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The Addis Abeba Hotel Owners Association has elected a new chairperson, the second person to lead the 176-member lobby group in eight years.

Aster Solomon, the owner of Mosaic Hotel, has been elected to lead the lobby group after serving as a board member for two and a half years. She took the helm from Binyam Bisrat, co-founder of Jupiter International Hotel.

Members had urged Binyam to run for what would be his fifth term in office.

"He's been working selflessly for over eight years," said Amha Bekelle, general manager of the Association.


Among Binyam's most notable achievements was his role in persuading officials at the central bank to approve around six billion Birr in soft loans to the hospitality industry last year. The loans were disbursed in two rounds (June and December 2020), and beneficiaries were required to use the funds to cover payroll and operational expenses.

Binyam is content with his Association work but declined to accept nomination for "personal reasons".


Aster is one of the founding shareholders of Enat Bank, where she served as a director for two years. She is also a co-founder of Information Systems Services, a pioneer in Ethiopia's geographic information systems (GIS).

The businesswoman was one of the eight nominees during an election held at the Addis Abeba Hilton on September 4, during the Association's 12th general assembly. She has won 66 of the 91 votes, running against challengers such as Melaku Sima, human resources director of the Hilton Hotel.


Aster has come to the limelight when the hospitality industry is going through trying times. International travel has been affected by the COVID-19 pandemic, leading to a sharp decline in occupancy rates, which fell to as low as two percent. Conference travellers, the main source of revenues to hotels in the capital, had almost dried up, causing property owners to ponder how to cover operating costs such as payrolls.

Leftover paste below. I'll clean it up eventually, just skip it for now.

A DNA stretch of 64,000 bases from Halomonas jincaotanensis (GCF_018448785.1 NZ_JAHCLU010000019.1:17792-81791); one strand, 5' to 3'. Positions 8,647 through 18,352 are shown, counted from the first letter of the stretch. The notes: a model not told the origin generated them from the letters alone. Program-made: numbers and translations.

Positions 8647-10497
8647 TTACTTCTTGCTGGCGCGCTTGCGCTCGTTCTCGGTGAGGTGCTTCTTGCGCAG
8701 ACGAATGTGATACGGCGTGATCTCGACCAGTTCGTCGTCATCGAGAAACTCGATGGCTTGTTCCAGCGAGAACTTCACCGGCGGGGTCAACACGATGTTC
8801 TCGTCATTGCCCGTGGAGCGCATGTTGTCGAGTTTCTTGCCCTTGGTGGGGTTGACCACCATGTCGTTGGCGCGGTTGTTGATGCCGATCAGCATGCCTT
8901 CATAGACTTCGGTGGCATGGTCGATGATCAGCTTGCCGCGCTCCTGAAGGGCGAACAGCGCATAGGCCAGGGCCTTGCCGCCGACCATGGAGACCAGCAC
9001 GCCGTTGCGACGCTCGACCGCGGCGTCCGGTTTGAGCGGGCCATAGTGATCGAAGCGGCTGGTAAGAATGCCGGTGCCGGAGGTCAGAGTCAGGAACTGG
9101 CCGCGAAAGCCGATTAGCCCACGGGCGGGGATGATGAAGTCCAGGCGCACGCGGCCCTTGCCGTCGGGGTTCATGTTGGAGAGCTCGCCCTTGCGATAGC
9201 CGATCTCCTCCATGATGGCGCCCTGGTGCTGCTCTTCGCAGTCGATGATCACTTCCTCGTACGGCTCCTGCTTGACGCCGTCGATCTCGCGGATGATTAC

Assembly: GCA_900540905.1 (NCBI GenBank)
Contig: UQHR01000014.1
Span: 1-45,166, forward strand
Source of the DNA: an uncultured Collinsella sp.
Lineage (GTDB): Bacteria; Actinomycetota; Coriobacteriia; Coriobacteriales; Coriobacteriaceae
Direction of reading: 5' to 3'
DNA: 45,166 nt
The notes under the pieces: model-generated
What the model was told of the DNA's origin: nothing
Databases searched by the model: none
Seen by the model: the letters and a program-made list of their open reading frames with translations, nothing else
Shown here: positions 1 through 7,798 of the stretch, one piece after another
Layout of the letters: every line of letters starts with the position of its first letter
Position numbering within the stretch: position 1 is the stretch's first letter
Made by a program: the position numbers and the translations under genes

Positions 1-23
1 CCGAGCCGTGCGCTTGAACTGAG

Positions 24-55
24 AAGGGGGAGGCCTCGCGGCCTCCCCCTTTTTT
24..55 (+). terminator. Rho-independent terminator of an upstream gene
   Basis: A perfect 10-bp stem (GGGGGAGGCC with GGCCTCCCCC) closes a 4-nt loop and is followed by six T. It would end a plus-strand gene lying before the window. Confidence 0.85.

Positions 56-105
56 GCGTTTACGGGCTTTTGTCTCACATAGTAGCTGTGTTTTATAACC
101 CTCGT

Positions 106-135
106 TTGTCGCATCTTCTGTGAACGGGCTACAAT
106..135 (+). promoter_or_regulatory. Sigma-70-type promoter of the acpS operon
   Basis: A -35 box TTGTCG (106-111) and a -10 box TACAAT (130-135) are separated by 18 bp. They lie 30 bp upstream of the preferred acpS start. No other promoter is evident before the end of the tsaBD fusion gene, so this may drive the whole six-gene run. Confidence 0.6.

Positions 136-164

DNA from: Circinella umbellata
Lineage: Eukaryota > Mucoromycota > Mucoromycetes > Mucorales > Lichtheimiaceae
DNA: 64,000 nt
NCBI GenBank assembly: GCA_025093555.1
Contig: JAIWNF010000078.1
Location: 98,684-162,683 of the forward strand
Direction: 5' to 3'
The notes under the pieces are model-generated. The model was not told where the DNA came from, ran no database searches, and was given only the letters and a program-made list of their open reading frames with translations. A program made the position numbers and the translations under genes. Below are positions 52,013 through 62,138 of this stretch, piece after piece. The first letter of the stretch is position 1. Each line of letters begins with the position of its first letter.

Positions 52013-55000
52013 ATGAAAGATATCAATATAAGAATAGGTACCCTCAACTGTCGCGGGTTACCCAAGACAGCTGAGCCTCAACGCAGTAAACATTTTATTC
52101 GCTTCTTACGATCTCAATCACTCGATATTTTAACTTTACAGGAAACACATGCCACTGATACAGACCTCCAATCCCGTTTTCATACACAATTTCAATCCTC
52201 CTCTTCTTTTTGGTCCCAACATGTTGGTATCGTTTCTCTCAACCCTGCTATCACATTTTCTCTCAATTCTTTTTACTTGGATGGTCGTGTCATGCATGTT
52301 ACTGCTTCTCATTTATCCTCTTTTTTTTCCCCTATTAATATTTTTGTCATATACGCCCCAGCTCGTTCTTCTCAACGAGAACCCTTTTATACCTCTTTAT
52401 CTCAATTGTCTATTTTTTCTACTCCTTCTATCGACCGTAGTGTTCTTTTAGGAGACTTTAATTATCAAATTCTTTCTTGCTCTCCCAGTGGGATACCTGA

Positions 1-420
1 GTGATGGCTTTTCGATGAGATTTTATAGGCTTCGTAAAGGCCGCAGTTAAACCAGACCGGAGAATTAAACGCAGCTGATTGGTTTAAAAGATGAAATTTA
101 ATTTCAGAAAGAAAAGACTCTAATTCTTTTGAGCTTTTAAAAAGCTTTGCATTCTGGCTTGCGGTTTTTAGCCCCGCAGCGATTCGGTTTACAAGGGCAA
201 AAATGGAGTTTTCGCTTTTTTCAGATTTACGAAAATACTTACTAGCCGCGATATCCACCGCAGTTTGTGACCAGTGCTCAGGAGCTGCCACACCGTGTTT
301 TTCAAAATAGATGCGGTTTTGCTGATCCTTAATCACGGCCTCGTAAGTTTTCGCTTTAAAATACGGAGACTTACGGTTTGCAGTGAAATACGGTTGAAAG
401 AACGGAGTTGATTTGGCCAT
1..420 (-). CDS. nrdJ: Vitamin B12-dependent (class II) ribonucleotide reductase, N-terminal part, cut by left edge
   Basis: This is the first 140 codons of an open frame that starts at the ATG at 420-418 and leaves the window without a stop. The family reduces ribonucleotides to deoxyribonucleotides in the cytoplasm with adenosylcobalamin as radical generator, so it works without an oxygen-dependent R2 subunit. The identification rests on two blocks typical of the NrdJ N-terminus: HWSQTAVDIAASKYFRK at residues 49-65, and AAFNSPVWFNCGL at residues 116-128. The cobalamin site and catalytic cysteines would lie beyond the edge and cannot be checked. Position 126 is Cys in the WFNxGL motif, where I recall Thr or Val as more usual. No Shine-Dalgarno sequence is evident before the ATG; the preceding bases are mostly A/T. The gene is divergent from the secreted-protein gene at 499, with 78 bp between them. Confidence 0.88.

"The hospitality industry has yet to recover," said Aster. "It needs more attention."

Aster plans to double down on business and conference tourism to help the industry get back on its feet. Despite the initial shock from the pandemic, which cost hoteliers as much as 35 million dollars a month, things have been improving lately, with occupancy rates sliding back up to as high as 50pc.

Amha has poised the newly-elected chairperson to deserve the office, praising her wealth of experience in the industry.


Founded 24 years ago, the Association was first operating under the name of the Ethiopian Hotels & Restaurants Employers Association before changing its appellation nine years ago.

Under Aster's leadership, the Association, representing members employing more than 20,000, aims to make major changes, starting with membership fees, Amha disclosed to Fortune.

Hotels pay dues based on their room capacity. The smallest, having at least 10 rooms, pay 8,400 Br in an annual membership fee, while the largest members with more than 200 rooms pay close to double.

"We're planning to resume and support promotional magazines and publications to proceed to bring conference tourism to Ethiopia in collaboration with the Ministry of Foreign Affairs and others," Amha told Fortune.



PUBLISHED ON Sep 10,2021 [ VOL 22 , NO 1115]


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